But her entry into music came with a job at Fat Cat records. She went on to record a string of singles, under the name of Inky Blacknuss with Fat Cat's Alex Knight and Ian Tregoning, and as Angular Art and Two Sandwiches Short Of A Lunchbox with R&S producer David Morley. Then, at the beginning of 1995, came 'Melodius Thunk', her first solo release for MoWax. The A side was a bass-heavy, bloopy slice of techno, the flip 'Atacama Giant',a lumbering instrumental, backed by a sorrowful cello line.
"I always write the best stuff when I'm really pissed off and moody," she says. "And I'm having another period in my life that's exactly like that at the moment. So the album should get going quite soon. I'll be on a roll."
Andrea actually comes across as quite intense, and when she breaks into one of her giggles, it seems like a release of tension. You can see how she sometimes feels the urge to bash her head to the sound of raucous, fucked-up, distorted techno.
"I just sit by a speaker where it's severely loud," she says. "You'll always find me at Lost [where Parker is a resident DJ] by the speaker when Jeff Mills is playing."
But why this need to explore strange sounds and head-fuck bass? Let's face it, many of Andrea's male counterparts probably only started DJing and making tunes to get the girls. So what drives her to make the music she does, other than her self-confessed love of "boy's stuff" - the cult of record-buying and trainer wearing?
"I'm a real thinker," she says. "I'll go off for the day and sit on a hill and think. I'm quite deep about life. Whether you're an artist or writing music, you've got to come up with something from inside yourself. To get inspired I can't just walk down the Holloway Road. It's just not deep enough. So rather than going to Ibiza or something, I went to Mexico and sat on loads of pyramids and wrote some songs. It's just part of being artistic. Some artists will do a still life. But others will just think of something - a vision in their head - and stick it onto paper. That's what my music's like. I get a vision and stick it onto vinyl instead of putting it on paper.
All this talk of "visions" and "artists" sounds a bit strange coming from a DJ, an earnestness that's a far cry from the throw-away nature of much of the scene. And, although Andrea has plenty of friends who make drum n' bass and house tunes, she's quick to dismiss the cheesier end of the dance spectrum ("It really does make me feel quite ill, actually. All that progressive nastiness that goes on these days", she shudders).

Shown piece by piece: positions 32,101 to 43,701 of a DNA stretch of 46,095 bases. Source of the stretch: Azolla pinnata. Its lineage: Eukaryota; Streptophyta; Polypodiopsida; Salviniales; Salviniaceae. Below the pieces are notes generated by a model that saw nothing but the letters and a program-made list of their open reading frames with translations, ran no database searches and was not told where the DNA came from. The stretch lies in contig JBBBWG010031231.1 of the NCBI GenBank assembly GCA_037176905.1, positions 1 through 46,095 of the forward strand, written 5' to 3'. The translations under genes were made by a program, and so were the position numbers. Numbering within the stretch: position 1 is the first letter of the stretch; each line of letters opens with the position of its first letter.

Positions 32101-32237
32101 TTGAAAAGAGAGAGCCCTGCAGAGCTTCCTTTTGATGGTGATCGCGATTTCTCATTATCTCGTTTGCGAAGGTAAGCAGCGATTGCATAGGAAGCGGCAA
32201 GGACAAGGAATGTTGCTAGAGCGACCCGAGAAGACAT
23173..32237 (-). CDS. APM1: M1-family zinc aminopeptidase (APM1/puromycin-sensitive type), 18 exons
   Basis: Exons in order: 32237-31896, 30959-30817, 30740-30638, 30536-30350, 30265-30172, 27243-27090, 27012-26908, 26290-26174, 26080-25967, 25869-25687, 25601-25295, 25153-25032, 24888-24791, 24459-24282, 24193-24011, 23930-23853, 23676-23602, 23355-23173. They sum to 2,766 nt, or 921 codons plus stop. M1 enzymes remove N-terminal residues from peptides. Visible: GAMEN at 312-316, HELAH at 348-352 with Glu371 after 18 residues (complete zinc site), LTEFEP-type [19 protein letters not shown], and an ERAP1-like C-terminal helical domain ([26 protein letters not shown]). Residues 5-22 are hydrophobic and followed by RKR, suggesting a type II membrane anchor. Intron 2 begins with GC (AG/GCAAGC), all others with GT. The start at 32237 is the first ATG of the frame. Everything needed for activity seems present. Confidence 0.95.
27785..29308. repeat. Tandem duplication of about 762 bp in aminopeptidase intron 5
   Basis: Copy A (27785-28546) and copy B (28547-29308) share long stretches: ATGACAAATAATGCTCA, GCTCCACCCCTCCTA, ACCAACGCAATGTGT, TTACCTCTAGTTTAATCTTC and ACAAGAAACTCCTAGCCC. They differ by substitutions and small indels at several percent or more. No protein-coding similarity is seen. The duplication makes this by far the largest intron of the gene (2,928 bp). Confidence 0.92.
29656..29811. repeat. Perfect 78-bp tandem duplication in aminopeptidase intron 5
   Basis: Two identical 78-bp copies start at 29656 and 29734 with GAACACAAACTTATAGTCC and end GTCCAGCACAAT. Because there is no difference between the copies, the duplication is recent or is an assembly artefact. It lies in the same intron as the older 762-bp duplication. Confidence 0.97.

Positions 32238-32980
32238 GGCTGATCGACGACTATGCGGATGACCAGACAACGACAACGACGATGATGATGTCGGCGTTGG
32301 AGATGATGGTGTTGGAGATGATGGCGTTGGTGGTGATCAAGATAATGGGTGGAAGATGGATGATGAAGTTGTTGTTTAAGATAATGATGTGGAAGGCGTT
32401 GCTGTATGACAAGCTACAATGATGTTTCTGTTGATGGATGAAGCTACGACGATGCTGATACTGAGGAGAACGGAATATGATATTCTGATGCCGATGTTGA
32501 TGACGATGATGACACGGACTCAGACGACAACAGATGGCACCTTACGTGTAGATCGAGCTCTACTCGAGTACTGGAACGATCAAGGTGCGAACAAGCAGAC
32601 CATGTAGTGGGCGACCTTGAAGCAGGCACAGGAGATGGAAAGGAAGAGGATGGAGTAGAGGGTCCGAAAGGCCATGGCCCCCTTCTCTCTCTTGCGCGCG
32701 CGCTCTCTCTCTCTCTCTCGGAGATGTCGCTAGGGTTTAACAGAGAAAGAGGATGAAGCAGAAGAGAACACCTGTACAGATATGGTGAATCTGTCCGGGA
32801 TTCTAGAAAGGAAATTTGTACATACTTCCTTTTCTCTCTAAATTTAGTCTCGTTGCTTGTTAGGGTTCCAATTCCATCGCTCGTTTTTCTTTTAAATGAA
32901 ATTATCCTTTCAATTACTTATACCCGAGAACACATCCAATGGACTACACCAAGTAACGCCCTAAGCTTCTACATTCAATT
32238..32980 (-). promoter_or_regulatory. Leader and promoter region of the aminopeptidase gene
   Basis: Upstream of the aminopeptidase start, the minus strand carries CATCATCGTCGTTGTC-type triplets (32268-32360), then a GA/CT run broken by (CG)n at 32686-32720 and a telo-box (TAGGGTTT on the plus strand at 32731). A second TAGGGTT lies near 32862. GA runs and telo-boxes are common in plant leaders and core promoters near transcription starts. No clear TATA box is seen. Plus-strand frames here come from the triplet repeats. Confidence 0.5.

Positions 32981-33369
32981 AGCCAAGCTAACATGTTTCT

"I just feel like I'm in the scene on my own" she says at another point. "It's quite weird."
Andrea doesn't have much time for the fads and fashions of the music business. She's baffled by the all-too-easy Björk comparison ("We both like techno, and we're both woman - but that's as far as it goes", she insists). She also swears that, despite joining the MoWax stable, she'll never usa a breakbeat on one of her tunes.
"I'm not dissing other people," she explains. "But I personally can't do anything more with a breakbeat than what's done already. Everything seems to be merging into one huge breakbeat at the moment."

IT'S almost ten o'clock, and we're about to wind things up when two amiable Japanese guys, looking like a pair of 70s rockers with their long hair and faded denim flares, come ambling in from the downstairs studio. Toshi and Kudo from Major Force West have come to ask Andrea a favour. They've spotted her cello-case downstairs and they want her to play on a track they're doing for Japanese TV. But there's only one problem. Her cello's broken.
"I'm just one of those people," she says, after they've gone. "I'm really accident prone. I've written off loads of cars and stuff. It's a long standing joke at MoWax - they just call me Andrea the Walking Desaster. The other day I was doing another interview and I put my hand on the banister and the whole thing ripped off the wall."
So what else has she wrecked?
"We actually got three letters about 'Melodious Think' blowing up people's systems at home," she chuckles. "Someone wrote in saying 'Oh, cheers for the tune. I now have no bassbins left in my speakers'."
Walking disaster, lover of weird-and-wonderful sounds, not to mention addict to thunderous bass-lines. Her long-awaited album could be the most exhilaratingly original and out-there noise we've heard in years. We might be hearing a lot more from her.
Just watch out for your speakers.

Originally appeared in Mixmag